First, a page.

The state of California has “duty of care” laws that favor cyclists and pedestrians when it comes to accidents. The laws reasonably conclude that the onus of safety and vigilance rests mainly on drivers, as their negligence can cause the most harm.
Duty of care for drivers
Though casual observation of traffic may not always support this, drivers are legally required to pay attention to their surroundings at all times, not only when their vehicle is in motion, but also when it’s stopped at an intersection or even sitting in a parking spot.
It should go without saying that drivers must heed traffic signals and signs, respect right-of-way rules and refrain from any activity that distracts them from safely piloting their vehicles. This includes navigating into or out of parking spots and opening their car doors without checking their surroundings.
In rare instances, drivers may even find themselves in legal trouble if their passenger causes an accident or harm by opening their door without looking first.
Legally speaking, drivers have to work extremely hard to not be held liable for car versus cyclist or car versus pedestrian accidents.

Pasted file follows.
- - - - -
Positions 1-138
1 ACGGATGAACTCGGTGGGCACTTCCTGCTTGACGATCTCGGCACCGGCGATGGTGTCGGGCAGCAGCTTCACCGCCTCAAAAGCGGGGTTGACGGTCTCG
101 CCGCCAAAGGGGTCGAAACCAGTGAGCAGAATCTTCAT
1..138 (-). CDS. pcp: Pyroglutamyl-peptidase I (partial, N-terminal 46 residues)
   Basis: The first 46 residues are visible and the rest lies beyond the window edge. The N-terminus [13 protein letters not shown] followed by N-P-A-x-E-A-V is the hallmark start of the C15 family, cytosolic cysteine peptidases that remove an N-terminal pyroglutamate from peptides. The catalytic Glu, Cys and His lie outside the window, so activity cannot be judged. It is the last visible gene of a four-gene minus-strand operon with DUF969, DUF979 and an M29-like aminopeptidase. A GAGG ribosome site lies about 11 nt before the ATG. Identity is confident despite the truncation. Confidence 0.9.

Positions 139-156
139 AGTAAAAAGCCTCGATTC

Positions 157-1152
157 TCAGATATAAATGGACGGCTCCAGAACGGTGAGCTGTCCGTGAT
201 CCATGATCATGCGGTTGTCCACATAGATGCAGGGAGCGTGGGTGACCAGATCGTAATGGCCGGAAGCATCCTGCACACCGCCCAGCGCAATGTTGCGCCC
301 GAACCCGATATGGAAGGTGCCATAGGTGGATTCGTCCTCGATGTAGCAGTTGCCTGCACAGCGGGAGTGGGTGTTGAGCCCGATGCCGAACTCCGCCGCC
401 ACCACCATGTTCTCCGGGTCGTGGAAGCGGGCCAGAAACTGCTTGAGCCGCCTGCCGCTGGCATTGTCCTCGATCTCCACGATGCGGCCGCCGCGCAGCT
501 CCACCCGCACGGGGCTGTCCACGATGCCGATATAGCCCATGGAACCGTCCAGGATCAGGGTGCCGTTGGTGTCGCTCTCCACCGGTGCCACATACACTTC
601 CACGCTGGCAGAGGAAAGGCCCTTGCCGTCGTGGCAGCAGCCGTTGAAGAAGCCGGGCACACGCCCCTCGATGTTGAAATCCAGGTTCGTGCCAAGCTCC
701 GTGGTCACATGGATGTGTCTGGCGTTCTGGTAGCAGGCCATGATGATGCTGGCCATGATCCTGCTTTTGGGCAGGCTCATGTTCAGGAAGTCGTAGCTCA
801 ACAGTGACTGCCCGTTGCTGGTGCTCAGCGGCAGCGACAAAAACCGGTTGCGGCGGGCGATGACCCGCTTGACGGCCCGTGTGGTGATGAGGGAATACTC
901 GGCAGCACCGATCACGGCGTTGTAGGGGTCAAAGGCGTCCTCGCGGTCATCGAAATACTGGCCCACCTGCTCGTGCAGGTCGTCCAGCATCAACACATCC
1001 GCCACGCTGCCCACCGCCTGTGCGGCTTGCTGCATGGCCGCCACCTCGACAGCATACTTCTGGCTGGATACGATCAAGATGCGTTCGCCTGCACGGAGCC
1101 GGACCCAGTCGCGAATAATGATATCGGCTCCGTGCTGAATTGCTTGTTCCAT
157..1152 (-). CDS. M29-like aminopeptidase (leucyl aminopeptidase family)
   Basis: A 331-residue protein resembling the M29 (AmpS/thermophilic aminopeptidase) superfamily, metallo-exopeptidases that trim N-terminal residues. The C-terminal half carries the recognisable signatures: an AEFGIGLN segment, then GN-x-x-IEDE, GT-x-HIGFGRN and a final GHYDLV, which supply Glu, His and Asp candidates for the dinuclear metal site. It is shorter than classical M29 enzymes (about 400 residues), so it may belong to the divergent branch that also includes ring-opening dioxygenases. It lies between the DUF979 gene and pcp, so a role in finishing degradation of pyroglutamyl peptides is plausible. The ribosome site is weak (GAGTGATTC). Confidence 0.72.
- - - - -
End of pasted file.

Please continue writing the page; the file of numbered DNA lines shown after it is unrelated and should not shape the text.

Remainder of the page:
Duty of care for cyclists
Cyclists are also held to duty of care laws, including heeding traffic signals, respecting drivers’ right-of-way when applicable, refraining from unsafe passing and maneuvering, and vigilance for pedestrians, particularly when cycling on sidewalks.
The vulnerability of cyclists puts them in much greater danger of severe injury if road conditions are unsafe due to ill-maintained streets. Uneven pavement, a crack or pothole, large debris and broken glass are among the many hazards cyclists face on the road.
These conditions can force a cyclist to swerve suddenly to avoid damage or a fall, causing car versus bike accidents where neither party was necessarily at fault.
Even poor and confusing road signage can cause accidents, as drivers and cyclists attempt to heed such signage.
No matter the situation, assuming injuries allow for it, cyclists should exhaustively document accident scenes, call police, talk to witnesses and see a doctor for an injury assessment, even if injuries aren’t immediately apparent. This will greatly improve their chances for restitution for injuries and damage to their bicycles or property.